In Hugh MacLennan's novel Two Solitudes, his titular phrase refers to the relationship between English-speaking and French-speaking Canada; they're two disparate and isolated spheres. Early on, MacLennan describes where the Ottawa River merges with the Saint Lawrence and identifies it as a meeting place of these two solitudes, writing, "If this sprawling half-continent has a heart, here it is. Its pulse throbs out along the rivers and railroads; slow, reluctant and rarely simple, a double beat, a self-moved reciprocation."
The title of Leif Vollebekk's third LP, Twin Solitude, is a nod to MacLennan's phrase. Like where the rivers merge, Twin Solitude is a meeting place of two halves — specifically, the album's two distinct sides, which represent two parts of a past relationship. This is where Vollebekk has come to find peace.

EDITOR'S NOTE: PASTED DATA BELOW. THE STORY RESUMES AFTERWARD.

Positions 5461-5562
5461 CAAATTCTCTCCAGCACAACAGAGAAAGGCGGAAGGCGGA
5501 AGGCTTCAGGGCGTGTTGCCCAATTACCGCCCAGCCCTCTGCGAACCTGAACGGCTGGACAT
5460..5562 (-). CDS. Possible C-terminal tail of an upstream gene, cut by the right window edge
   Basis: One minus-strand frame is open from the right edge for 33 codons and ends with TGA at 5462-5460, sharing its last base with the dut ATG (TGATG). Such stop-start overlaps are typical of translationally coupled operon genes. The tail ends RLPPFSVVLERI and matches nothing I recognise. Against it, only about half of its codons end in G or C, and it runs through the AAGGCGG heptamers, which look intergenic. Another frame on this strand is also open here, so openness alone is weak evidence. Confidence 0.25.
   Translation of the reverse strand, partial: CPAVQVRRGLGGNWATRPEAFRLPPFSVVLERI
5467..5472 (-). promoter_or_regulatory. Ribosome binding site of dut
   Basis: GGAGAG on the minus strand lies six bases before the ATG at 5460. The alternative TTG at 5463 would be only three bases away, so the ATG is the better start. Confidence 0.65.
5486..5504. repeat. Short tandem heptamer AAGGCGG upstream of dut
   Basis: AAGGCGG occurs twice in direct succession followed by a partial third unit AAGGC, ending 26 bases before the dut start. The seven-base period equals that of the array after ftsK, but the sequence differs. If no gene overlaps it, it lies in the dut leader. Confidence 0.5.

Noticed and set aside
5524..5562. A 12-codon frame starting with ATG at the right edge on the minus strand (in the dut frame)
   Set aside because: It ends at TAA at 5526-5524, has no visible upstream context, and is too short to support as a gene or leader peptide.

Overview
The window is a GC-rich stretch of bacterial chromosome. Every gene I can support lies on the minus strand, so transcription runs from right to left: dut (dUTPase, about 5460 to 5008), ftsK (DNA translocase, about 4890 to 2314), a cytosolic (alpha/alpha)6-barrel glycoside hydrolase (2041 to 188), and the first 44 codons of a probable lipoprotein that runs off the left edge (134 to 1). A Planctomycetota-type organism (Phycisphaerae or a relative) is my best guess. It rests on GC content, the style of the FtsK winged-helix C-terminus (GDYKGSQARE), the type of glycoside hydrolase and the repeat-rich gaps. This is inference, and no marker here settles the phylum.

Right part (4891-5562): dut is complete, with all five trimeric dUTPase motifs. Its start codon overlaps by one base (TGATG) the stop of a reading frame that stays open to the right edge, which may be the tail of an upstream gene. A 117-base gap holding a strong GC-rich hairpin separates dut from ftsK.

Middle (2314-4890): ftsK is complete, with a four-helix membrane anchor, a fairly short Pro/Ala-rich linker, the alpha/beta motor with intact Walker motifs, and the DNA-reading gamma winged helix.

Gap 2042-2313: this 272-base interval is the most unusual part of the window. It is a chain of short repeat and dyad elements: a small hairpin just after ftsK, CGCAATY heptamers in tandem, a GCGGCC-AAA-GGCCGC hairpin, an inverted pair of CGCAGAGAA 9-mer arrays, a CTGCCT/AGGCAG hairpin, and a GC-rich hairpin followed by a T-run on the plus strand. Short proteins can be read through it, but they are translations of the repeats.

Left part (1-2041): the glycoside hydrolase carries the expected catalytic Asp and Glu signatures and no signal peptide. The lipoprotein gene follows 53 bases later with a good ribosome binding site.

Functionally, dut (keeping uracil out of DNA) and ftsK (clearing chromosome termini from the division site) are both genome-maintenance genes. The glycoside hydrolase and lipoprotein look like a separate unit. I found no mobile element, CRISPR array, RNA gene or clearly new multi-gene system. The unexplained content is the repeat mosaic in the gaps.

On the first side of the record, Vollebekk remains seated behind a piano, or keyboard, and is accompanied by minimal instrumentation. He writes of heartbreak and vividly of moments now out of his grasp. On "Elegy," one of Vollebekk's strongest ever pieces, he mourns a lost love, wears "a black bandana," turns to Tarot cards for guidance and struggles to find the light again. On "Into the Ether," another standout, Vollebekk fervently pleads for stability; "Quit putting me on," he repeats.
The mood changes on the second side as Vollebekk become restless and heads out the door with a guitar in hand. "Michigan" is a roaming, self-reflective folk song that finds Vollebekk throwing his Tarot cards out the window ("I'm done with healers," he sings), determined to try new things. "East of Eden" and "Telluride" have a similar adventuresome spirit to them as Vollebekk stumbles towards clarity. By "Rest," a sprawling, delicate eight-plus-minute track that sits just outside the sonic mood of either side, Vollebekk is content — at least for now.
Rarely simple, Twin Solitude is a striking display of Leif Vollebekk's talent and heart. (Secret City)